Which is worse?

Which is worse in these hypothetical examples? Or are they equal?

A thousand people individually steal $1 from me. Each one of these thousand people is aware that a large number of other people are doing the exactly the same thing.

One person steals $1000 from me.

What is the gravity of the sins involved?

Stealing is stealing. Just because others are doing it or it is less or more money does not make it any less wrong.

I agree, the 7th commandment is very clear.

So doesn’t that mean that if one thousand people stole it would be worse, since one thousand people fell into sin instead of one?

Agreed, with the one thousand stealing, they all fell into sin. Which one committed a “bigger” sin? Hm, it all depends on the intention. Just as God might judge us on how much love we pour out onto every good actions, he might also judge on how much evil was poured out into evil actions.

I could be mistaken, but did the Church once or perhaps still hold that theft was more or less serious depending on whether it involved stealing more or less than one full day’s wages from the victim?

I believe it also depends on the intent, was the money stolen to feed a starving family?

Good one. I think that the second one (1000 people steal $1 each) is worse because the real purpose behind it is just malice. Unless someone needs $1 in order to stay alive, it’s unlikely that they have much to gain except to see the victim in pain and to enjoy the fun of the conspiracy. While the $1000 thief is also guilty of breking the 7th commandment, it could be that he is not wishing harm upon his victim–he is just being opportunist (not to say that that’s okay, it just doesn’t seem as bad as deliberately scheming to hurt a man just to get a $1 bill).

In the end though, God is the judge, and only he knows the intention and conscience of the person(s) involved.

Theft admits of “parvity of matter” (smallness of matter).

Yes there are thefts which are “grave matter” and those which are “light matter”.

Both are *forbidden *by the 7th Commandment. Both are sin.

And with theft – it can be a bit more complicated --stealing a cheap pencil itself can be said to be very small --but if I do so knowing that it is the prized pencil that a person kept from his Great Great Grandfather --such is rather different.

Intention does not change theft into a good.

Nor does circumstances.

However in the the case of necessary use of say “food” such is simply not theft.

See CCC for details of such.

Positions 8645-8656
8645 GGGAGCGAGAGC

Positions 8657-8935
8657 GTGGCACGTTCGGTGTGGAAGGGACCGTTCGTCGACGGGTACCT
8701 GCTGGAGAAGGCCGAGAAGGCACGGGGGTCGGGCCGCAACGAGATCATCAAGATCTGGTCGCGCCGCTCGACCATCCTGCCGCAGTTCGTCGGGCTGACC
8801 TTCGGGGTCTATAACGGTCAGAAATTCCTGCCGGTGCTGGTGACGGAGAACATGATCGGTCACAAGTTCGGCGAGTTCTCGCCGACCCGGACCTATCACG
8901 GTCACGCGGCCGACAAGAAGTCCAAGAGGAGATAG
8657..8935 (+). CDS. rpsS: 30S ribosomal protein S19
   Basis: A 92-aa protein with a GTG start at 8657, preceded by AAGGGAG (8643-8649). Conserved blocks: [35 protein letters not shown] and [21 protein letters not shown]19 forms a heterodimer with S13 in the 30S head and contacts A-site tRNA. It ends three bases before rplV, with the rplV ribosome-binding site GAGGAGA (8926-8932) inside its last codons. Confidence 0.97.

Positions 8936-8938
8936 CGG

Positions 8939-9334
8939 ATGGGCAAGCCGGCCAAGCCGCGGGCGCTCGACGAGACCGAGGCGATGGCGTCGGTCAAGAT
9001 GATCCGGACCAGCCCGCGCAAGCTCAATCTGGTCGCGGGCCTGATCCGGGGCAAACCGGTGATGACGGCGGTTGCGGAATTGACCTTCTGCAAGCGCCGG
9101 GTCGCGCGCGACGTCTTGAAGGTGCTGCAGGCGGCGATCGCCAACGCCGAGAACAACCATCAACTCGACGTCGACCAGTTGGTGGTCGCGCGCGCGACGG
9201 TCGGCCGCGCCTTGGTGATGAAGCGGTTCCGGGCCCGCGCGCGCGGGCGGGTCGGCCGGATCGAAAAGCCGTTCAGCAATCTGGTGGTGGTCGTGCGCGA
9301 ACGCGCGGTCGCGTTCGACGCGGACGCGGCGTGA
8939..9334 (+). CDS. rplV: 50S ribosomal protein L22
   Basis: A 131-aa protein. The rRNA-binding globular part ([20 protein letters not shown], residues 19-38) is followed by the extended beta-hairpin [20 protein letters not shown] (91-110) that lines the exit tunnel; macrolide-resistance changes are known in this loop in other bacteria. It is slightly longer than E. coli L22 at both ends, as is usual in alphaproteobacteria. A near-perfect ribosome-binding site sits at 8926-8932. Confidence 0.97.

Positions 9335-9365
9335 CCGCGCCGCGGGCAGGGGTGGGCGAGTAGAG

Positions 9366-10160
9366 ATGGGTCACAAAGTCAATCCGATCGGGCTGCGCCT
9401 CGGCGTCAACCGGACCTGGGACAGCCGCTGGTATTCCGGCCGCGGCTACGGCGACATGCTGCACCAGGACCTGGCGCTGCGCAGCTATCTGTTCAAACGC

2408 The seventh commandment forbids theft, that is, usurping another’s property against the reasonable will of the owner. There is no theft if consent can be presumed or if refusal is contrary to reason and the universal destination of goods. This is the case in obvious and urgent necessity when the only way to provide for immediate, essential needs (food, shelter, clothing . . .) is to put at one’s disposal and use the property of others.191

scborromeo.org/ccc/p3s2c2a7.htm#II

A few questions come to mind.

What’s the intent? During an emergency for example, it might be necessary to take things that don’t belong to you without the owner’s permission. Are we talking about a one-time grab or a series of thefts? How much does the loss affect the owner?

It seems to me that the first is worse than the second. I can’t think of a realistic emergency situation where $1 will improve your circumstances. And at this point, theft has become a societal rather than an individual menace.

Neither. Rejoice in tribulation.

What’s worse is taking from someone else rather than being robbed yourself.

:thumbsup:

An important distinction, lost on most people. The right to private property is really quite limited, admitting to only what is necessary for us to discharge our moral duty. This doesn’t mean we can’t own more than that, it only means we have no moral right to more than that, and that our moral duties may well oblige us to give our excess (yes, even all of it) to those in urgent need.

I would not quite put it that way – it is not that one does not have a moral right to more than that --in the sense that I can just say --hey you have too much and take it. But yes we should give alms etc and use our goods for the good of others.

We have an obligation to give from our superfluidity – and sometimes from our need.

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